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Rupee has a new symbol: Aam aadmi's views

Last updated on: July 16, 2010 16:30 IST

Rupee has a new symbol: Aam aadmi's views

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Indrani Roy Mitra in Kolkata

IIT-ian D Udaya Kumar is a proud man. Thanks to him, the Rupee has a symbol like other major global currencies.

The Union Cabinet approved the symbol on Thursday. The Indian rupee is now the fifth currency in the world to have a distinct identity.

The rupee will join the elite club of US dollar, British pound-sterling, Euro and Japanese yen to have its own symbol.

Speaking to rediff.com, Kumar said: "My design is based on the Tricolour, with two lines at the top and white space in between. I wanted the symbol for the Rupee to represent the Indian flag. It is a perfect blend of Indian and Roman letters: a capital 'R', and Devanagari 'ra', which represent rupiya, to appeal to international and Indian audiences."

The Indian government had announced a competition in March last year inviting creative designs from Indian residents to represent the rupee in a simple form.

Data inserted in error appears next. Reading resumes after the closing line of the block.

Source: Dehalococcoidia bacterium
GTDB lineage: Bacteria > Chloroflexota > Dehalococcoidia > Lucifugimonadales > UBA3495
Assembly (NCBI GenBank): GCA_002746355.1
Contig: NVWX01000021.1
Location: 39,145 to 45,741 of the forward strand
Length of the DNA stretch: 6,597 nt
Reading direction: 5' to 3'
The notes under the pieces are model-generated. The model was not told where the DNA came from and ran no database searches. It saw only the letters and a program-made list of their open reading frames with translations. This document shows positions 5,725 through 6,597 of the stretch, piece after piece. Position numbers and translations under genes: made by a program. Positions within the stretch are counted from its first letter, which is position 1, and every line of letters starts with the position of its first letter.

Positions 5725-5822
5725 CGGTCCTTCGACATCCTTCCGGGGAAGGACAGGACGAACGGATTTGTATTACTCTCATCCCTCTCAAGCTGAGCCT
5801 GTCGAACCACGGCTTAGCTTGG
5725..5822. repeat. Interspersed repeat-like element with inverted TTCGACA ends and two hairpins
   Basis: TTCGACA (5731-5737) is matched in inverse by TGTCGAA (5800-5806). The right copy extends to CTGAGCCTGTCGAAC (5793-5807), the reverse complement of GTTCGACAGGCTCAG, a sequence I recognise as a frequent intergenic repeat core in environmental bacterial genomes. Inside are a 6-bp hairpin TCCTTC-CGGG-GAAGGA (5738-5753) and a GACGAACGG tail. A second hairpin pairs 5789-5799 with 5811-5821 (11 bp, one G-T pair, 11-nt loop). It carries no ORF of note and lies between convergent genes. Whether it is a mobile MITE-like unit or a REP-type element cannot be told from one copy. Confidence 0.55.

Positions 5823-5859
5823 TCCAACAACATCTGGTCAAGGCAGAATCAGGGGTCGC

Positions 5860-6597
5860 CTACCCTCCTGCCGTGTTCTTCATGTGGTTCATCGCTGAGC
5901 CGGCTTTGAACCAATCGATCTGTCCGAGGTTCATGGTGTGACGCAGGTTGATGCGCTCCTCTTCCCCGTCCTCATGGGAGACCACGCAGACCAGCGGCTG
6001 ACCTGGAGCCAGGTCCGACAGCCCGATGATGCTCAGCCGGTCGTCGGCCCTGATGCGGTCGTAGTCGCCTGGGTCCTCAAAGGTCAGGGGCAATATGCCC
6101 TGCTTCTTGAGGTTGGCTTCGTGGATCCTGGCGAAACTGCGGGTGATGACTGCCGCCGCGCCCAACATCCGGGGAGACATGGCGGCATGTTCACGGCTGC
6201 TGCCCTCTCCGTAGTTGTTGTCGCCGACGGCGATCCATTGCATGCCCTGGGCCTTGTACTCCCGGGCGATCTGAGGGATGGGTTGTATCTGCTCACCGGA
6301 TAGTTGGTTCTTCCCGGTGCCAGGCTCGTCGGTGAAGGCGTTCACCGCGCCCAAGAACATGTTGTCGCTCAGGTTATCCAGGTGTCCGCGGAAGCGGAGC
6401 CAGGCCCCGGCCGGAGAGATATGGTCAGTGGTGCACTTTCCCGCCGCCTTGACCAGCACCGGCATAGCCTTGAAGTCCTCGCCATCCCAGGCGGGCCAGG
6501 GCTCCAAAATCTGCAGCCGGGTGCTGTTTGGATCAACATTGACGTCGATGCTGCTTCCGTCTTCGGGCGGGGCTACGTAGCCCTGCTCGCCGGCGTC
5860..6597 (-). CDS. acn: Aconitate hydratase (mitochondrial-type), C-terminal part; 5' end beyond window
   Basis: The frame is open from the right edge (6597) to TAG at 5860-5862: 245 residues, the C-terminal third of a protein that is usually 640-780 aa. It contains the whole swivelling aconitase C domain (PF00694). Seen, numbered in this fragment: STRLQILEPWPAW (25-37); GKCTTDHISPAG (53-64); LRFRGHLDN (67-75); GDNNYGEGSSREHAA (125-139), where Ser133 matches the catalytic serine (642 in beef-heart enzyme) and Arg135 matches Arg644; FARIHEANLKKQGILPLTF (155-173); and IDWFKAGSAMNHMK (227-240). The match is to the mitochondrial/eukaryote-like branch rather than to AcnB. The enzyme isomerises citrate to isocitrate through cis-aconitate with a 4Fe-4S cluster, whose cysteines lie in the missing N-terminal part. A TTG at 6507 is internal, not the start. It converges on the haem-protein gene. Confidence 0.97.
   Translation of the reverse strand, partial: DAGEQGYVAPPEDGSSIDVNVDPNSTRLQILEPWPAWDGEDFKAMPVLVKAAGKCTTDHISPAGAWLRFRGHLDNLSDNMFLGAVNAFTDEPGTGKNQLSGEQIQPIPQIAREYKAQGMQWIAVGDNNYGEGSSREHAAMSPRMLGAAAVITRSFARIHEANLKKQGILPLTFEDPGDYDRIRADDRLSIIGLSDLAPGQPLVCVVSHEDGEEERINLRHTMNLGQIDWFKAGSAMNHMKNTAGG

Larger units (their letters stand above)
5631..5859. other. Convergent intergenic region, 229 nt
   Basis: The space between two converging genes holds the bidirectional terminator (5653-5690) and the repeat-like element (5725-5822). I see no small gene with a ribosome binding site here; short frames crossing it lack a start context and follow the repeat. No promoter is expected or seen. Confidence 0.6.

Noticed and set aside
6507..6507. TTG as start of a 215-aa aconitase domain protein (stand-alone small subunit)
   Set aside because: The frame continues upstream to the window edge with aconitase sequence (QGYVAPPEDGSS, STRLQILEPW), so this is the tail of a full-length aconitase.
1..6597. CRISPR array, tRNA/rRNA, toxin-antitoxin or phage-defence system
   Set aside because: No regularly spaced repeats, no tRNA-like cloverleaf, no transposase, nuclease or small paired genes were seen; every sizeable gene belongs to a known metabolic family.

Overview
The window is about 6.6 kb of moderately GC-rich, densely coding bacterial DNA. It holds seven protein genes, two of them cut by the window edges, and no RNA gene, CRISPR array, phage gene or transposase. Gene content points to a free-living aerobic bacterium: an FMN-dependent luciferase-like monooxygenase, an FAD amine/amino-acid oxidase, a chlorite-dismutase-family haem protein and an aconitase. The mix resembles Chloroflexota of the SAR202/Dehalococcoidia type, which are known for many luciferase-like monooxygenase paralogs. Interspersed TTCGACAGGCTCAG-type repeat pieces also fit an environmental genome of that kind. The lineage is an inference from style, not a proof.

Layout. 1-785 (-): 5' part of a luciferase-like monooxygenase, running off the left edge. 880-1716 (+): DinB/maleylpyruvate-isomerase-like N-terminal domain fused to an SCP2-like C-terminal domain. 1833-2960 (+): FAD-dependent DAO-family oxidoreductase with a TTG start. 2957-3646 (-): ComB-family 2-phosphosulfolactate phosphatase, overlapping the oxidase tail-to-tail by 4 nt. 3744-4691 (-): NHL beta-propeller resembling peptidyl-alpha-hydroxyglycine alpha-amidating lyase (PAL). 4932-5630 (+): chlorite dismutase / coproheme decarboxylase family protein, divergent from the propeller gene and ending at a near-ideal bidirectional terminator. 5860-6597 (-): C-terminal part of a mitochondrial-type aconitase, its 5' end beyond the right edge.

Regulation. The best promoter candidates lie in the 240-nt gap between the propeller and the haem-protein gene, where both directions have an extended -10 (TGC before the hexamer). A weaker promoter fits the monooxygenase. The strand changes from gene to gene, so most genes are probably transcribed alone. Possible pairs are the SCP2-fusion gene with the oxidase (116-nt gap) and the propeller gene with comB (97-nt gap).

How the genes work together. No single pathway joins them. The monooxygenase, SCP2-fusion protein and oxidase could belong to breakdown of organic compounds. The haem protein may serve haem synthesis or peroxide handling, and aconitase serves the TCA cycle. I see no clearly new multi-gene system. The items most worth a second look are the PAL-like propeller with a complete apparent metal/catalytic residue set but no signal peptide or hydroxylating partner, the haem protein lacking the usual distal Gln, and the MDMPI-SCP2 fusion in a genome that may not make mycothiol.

How do Indians react to this new symbol for their currency? Do they like it or do they feel it could have been better?

Rediff.com spoke to a cross section of the people and requested them to speak on the issue. Presented here are some common people's views on the issue. Some of the opinions are culled from what our readers said on the rediff message boards.

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Image: D Udaya Kumar, whose design has been selected for the Rupee symbol.

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Rupee has a new symbol: Aam aadmi's views

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Sarbani Dutta
Teacher, Jodhpur Park Boys' High School

For the Rupee to have a new symbol is indeed a significant landmark for India. It feels good to think that our currency now joins the elite club of Dollar, Euro, Yen...

My heartiest congratulations to the IIT-ian whose design got selected.

Having said this, I want to put forth a few questions to our Finance Minister Pranab Mukherjee: